I can't do much out there yet because I'm not strong enough to lift heavy pots about the place, so it's probably good to have this task to do. And of course, I'm procrastinating. Every time I write a blog posting like this which is essentially about nothing, it's because I should be doing something else.

Tuesday, April 17, 2018

Saturday Night With The London Set

Filmed by Jane Barnes at The Cluny 2 Newcastle on Friday 13th April. Dedicated to the shared past of gig goers who simply won't give up!


It's the social side of gigging that adds to the fun. Bid was thrilled that Pauline Murray and Rob from Penetration turned up on Friday, though he'd disappeared off for a fag when I took them backstage to meet him. Pauline is recording a new solo album which will be out in the autumn- that's great to hear.
It was fab to catch up with Mick, June and Laura and to go to the cat café with them and catch up on their news.
Lastly, I enjoyed the social interaction with a freshly baked cinnamon bun at the Swedish café Dala on Sunday morning; that was little short of bliss, and I'm going to learn how to make them, and get fat.

Monday, April 16, 2018

So Saturday....

Because I haven't driven for ten weeks (the second last thing to be reintroduced after cracking my elbow on the NHS march), I got the bus up to Newbiggin by the Sea to play The Argyle Rooms. Jason Thomson and Rebecca, his partner, host these monthly house concert in their living room, and they are convivial and warm-hearted hosts.
Beccy Owen was also playing and I had been intrigued to listen to her singing her songs; she runs pop-up choirs all over the north east and also writes songs for theatre groups. I was blown away by her voice, which is truly gorgeous. Her pitching is absolutely spot on and she has a sort of huskiness that lots of pop singers aspire to, but don't get anywhere near to. I have her album (we did a swap) and I'm really looking forward to hearing it. She is coming back into music after taking a break, and played some new material on Saturday which augurs well for her next gigs. I hope to get to see her again- especially if she forays down this way, which I have a feeling she might do in the not too distant future. Brilliant. And thank you Jason and Rebecca, and your lovely friends. The craic was a good as the music!

So Friday...

Start again.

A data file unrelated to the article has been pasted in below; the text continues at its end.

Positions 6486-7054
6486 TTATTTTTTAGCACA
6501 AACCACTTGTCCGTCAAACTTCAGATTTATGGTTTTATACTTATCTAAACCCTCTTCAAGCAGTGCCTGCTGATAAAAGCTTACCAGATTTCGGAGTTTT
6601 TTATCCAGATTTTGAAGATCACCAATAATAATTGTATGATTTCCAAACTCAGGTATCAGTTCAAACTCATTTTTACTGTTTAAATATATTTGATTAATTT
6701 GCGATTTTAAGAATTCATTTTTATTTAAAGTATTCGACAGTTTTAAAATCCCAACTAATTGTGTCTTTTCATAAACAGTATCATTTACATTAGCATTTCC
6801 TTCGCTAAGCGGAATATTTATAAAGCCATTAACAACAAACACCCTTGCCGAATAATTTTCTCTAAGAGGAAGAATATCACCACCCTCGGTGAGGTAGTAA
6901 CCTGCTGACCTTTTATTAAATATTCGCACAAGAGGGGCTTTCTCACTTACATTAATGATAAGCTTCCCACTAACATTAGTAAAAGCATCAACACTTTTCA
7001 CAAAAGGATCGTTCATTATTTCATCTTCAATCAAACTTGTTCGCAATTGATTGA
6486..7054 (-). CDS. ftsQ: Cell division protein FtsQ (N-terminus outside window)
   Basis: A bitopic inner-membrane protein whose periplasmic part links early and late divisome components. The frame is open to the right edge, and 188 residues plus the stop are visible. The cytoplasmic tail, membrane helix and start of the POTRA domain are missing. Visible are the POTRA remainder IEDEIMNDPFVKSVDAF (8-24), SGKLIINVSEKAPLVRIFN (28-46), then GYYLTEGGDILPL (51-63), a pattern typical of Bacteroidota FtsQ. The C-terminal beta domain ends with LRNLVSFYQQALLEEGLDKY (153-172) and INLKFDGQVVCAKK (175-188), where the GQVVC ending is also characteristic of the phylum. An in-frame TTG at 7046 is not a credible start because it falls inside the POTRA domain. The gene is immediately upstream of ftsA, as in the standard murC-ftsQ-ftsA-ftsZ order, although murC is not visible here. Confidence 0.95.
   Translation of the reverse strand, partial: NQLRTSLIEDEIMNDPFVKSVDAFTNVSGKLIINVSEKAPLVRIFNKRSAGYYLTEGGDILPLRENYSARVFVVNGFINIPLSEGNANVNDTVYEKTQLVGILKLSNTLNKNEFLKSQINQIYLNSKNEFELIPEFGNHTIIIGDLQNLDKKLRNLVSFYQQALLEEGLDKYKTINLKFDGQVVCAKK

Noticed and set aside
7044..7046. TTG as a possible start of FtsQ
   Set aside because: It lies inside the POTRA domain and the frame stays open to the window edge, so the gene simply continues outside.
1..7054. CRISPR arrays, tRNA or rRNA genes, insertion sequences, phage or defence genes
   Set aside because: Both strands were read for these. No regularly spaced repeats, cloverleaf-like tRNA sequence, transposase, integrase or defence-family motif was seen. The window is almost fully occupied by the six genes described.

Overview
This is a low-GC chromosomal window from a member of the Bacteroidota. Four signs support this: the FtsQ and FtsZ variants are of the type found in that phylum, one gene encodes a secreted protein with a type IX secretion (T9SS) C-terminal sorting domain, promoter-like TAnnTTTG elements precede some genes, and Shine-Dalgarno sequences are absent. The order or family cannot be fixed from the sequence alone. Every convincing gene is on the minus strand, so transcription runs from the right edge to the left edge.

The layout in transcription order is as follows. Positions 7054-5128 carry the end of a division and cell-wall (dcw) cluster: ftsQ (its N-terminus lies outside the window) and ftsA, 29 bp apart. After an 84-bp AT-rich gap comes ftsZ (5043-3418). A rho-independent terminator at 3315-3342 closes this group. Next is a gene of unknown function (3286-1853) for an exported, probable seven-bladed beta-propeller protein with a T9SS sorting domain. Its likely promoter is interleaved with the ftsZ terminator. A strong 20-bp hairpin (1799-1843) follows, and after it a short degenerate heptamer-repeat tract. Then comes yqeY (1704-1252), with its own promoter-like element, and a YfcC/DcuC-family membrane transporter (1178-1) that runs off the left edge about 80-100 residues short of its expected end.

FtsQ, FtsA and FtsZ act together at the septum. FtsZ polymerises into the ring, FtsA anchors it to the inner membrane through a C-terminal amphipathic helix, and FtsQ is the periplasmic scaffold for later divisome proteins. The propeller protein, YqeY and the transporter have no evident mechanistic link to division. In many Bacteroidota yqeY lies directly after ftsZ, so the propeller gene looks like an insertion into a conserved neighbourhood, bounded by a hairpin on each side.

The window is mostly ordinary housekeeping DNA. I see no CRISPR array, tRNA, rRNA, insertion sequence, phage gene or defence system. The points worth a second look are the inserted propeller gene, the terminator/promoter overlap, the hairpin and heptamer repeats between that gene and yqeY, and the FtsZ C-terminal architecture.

Hello Cluny 2- I remember you!
The stage has moved to a better place and the Monochrome Set were checking when I got there.
Rupert and Phoebe from Big Pink Yacht were there already and it was really nice to see them again and yak with them in the dressing room.
Caryne and Dave had set up the merch stall; the Monochrome Set have a new album out, Maisieworld on the German label Tapete (home to Friedrich Sunlight and Louis Philippe, amongst others) and are touring to promote it.
Big Pink Yacht did a neat set of songs that somehow pulled in influences both from California and the Celtic world; they sing wonderful harmonies together. Their lead singer Imogen plays the fiddle and guitar, Rupert plays electric and acoustic, Phoebe plays bass and John plays drums.Their music is positive and joyful, and they opened the night with a set of catchy, well-arranged songs. I can't wait to hear their first album.
After regaining confidence at last night's gig, I was really looking forward to playing. The audience seemed to be in good spirits and I liked the heckled requests- I did play Let's Make Up, but I'm not ever going to play Thrush again, chaps! I felt very happy afterwards and played some new stuff. Thank you for the friendly reception, Newcastle Monochrome Set audience; it meant an awful lot to me to have a good gig in my home town.
The Monochrome Set took to the stage and roared through their set, mixing up older songs with brand new ones. They had leaping fans down the front who knew all the words and sang along with great dramatic gusto. I couldn't help singing along with The Monochrome Set (I have to, its automatic), and Love Goes Down The Drain sounded brilliant; Maisieworld sounded great too. Basically, Andy Warren is one of my all-time favourite bass players; I remember seeing them at The Moonlight Club in West Hampstead when I was in The Chefs and thinking 'When I grow up, I'm going to have an Ampeg bass stack like Andy Warren's'. I never did, but the bass playing is still up there with the gods. They have 'That bloke from the Blue Orchids' as Vic Godard calls him, on keyboards; he favours an organ sound and after Fay Fife's gig yesterday, what can I say? Organs are big this year.